WASHINGTON, Oct. 28 /PRNewswire-USNewswire/ — The Justice Department announced today that it has reached a settlement that will resolve its suit filed on behalf of former Utah Army National Guardsman and current Air Force Reservist Matthew T. Denning against Stonescape Pavers LLC. The settlement must be approved by the federal court in Las Vegas. The Department’s complaint, filed in June 2009, alleges that Stonescape violated the Uniformed Services Employment and Reemployment Rights Act of 1994 (USERRA) by terminating Denning during his statutorily protected reemployment time period. Under the terms of the settlement, embodied in an agreement that has been submitted to the court, Stonescape must provide Denning with $10,000 to compensate him for his lost wages and benefits as a result of Stonescape’s actions.
In its complaint, the Justice Department alleged that Denning was a salesman for Stonescape when he was called to active duty to deploy to Iraq with the Utah Army National Guard in January 2006. After he was honorably discharged in June 2006, he was reemployed by Stonescape. According to the complaint, Stonescape terminated Denning without cause in August 2006 during his statutorily-protected reemployment time period. The lawsuit was filed after the Labor Department’s Veterans’ Employment and Training Service completed an investigation of Denning’s complaint. Congress enacted USERRA in 1994 to protect service members from being disadvantaged in their civilian careers due to serving in the uniformed services. Among other things, USERRA prohibits employers from terminating a service member except for cause for 180 days after the employee’s date of reemployment if his or her recent period of uniformed service was more than 30 days but less than 181 days.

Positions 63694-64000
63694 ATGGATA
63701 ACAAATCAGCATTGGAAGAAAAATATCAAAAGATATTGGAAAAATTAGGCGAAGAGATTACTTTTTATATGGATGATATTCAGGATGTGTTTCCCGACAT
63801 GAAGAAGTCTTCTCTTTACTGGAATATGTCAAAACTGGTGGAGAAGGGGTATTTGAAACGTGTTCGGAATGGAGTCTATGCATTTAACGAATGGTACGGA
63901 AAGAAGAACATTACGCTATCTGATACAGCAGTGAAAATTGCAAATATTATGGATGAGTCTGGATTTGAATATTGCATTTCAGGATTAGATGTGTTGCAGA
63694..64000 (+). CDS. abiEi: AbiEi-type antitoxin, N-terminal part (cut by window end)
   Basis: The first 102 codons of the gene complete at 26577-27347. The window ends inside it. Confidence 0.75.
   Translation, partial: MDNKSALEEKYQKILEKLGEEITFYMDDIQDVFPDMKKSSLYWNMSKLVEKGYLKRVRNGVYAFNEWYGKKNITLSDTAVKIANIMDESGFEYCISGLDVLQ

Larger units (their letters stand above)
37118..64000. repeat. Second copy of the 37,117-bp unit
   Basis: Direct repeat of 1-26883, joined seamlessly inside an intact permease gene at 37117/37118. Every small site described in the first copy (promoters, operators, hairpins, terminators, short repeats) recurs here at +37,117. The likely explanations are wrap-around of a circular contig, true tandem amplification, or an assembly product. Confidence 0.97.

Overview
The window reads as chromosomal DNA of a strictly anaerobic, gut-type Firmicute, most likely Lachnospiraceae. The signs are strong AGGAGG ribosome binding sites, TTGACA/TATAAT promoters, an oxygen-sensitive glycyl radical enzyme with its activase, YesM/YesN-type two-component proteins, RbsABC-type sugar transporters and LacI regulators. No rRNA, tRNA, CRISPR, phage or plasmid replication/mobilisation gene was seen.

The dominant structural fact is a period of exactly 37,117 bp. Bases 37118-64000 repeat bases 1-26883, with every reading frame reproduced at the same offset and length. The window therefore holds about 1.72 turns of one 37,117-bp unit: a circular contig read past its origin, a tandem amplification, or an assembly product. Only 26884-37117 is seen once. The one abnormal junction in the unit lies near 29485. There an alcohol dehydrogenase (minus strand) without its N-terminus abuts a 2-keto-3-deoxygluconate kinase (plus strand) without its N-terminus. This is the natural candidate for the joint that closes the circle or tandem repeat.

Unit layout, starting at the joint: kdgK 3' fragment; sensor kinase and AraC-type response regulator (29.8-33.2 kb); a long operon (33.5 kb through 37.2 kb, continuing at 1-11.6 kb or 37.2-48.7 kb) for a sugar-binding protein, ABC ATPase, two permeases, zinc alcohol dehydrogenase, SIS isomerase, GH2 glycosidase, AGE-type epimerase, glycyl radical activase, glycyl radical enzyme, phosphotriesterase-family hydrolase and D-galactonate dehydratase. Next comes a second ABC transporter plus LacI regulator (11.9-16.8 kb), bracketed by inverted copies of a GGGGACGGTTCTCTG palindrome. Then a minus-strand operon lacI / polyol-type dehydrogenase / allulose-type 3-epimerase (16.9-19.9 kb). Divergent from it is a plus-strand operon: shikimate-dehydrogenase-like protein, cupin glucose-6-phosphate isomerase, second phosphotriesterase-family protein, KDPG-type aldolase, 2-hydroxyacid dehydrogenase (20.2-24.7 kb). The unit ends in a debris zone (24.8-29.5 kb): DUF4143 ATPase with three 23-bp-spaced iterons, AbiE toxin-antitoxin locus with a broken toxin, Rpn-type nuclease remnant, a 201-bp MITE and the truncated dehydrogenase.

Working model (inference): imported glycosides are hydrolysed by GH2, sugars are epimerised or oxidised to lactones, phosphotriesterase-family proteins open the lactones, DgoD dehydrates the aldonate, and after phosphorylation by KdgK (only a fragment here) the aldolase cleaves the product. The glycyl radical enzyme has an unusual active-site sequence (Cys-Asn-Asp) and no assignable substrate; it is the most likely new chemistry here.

“We all have a duty to ensure the brave men and women who serve our country in uniform can land on their feet after they return from active duty. This settlement demonstrates our vigilant protection of the employment rights of our servicemembers, and our commitment to vigorous enforcement of the laws that protect them,” said Thomas E. Perez, Assistant Attorney General for the Civil Rights Division.
The Justice Department’s Civil Rights Division has given a high priority to the enforcement of servicemembers’ rights under USERRA. During 2009, the Civil Rights Division has filed 20 USERRA lawsuits on behalf of service members. Additional information about USERRA can be found on the Justice Department’s Web sites at www.justice.gov/crt/emp and www.servicemembers.gov, as well as on the Labor Department’s Web site at www.dol.gov/vets/programs/userra/main.htm.
SOURCE U.S. Department of Justice